Excluded and Marginalized

That same announcement from the seminary also says about Dr. Hall, “She works to privilege voices that have historically been excluded from the classroom and the church.” But what actually are the voices that are being excluded from the classroom and the church? The voices that are being excluded are the voices of the historic, orthodox, traditional Christian faith. The voices that are being excluded are the voices that believe that the Bible is true, Jesus is God, the tomb of Jesus really was empty on Easter Sunday morning, and that the prime mission of the church is to proclaim Jesus as Savior and Lord.

That announcement also says, “Dr. Hall works to read the Bible prophetically with communities struggling against the structures that keep them marginalized.” But who are the communities that are struggling against structures that are keeping them marginalized? It is certainly not the LGBTQIA+ community. That community is not marginalized. It has taken over. That community was not only able to force the firing of the president of the seminary where Dr. Hall has been appointed. The agenda of that community was also fully promoted by keynote speakers at the recent ELCA youth gathering. The communities that are struggling against structures that keep them marginalized are the people still within the ELCA who hold to a high view of the authority of the Bible and a traditional view on such things as human sexuality. They are the ones whose communications bishops ignore. They are the ones whose view of human sexuality has been called – at an official gathering of thirty thousand ELCA young people – a lie from Satan that needs to be renounced.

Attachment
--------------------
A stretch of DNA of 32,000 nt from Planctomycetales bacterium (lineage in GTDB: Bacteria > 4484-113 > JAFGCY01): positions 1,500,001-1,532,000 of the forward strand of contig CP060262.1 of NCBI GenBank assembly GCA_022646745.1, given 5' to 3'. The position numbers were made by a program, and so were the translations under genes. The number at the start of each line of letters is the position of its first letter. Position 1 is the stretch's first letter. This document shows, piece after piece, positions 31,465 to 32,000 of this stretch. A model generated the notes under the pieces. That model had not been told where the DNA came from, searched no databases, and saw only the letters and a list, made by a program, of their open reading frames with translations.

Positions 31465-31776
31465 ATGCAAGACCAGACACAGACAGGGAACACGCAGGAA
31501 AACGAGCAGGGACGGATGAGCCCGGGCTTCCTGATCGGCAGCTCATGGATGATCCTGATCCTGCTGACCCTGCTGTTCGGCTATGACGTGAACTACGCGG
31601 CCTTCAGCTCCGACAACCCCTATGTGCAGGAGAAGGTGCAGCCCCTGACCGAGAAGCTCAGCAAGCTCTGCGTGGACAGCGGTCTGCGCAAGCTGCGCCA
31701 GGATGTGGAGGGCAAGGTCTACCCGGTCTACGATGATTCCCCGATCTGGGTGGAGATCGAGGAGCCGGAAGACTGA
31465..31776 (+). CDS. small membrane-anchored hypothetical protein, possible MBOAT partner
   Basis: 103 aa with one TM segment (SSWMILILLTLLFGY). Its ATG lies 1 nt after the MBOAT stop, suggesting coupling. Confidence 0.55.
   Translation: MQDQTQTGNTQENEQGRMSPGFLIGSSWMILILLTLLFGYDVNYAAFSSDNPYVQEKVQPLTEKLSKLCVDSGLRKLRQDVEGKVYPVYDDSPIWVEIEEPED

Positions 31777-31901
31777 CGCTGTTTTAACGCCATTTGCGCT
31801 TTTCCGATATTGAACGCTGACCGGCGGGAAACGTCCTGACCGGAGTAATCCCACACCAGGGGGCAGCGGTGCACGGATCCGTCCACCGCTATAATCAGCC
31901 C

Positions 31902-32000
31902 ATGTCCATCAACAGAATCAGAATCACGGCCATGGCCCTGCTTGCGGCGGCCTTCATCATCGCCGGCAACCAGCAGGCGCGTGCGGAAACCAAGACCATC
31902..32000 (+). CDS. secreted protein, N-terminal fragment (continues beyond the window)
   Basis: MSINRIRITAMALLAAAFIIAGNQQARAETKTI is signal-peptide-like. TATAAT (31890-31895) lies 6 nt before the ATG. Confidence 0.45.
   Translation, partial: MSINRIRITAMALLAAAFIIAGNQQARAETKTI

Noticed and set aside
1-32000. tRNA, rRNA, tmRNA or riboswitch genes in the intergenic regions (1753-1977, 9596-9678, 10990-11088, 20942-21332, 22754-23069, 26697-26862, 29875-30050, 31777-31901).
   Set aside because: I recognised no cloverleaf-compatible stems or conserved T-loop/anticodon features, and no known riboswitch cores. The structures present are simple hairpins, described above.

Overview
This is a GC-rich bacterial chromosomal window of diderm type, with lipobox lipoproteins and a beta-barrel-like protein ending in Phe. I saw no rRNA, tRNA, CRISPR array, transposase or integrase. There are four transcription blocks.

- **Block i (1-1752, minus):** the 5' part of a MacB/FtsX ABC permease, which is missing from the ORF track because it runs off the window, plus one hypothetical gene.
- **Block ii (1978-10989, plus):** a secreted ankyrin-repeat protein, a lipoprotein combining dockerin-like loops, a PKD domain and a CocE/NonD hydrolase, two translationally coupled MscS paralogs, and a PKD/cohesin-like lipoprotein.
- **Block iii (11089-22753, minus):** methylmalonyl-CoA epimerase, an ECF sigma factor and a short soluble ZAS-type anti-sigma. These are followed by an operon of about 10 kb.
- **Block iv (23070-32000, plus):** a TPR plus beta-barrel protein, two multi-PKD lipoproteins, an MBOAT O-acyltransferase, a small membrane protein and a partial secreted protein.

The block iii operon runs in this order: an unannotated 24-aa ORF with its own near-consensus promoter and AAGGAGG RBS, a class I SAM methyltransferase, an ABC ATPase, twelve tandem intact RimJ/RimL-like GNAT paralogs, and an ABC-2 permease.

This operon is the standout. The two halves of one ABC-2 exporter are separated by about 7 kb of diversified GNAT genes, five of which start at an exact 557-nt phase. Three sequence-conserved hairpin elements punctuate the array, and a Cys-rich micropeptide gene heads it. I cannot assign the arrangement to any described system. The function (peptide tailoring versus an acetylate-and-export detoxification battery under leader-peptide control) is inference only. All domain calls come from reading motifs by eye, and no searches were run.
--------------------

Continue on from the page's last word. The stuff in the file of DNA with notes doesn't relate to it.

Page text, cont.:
We Are Very Grateful

Speaking of voices that have been excluded and communities that are being marginalized, we are very grateful for all of you. We are very grateful for –

  • All who are sharing our letters and newsletters with others. Please continue to do so.
  • Pastors who have shared our communications with their church councils and congregations.
  • People who are asking to be added to our email or post office (paper) mailing list.
  • People who filled out the survey and told us how they feel about the recent ELCA youth gathering.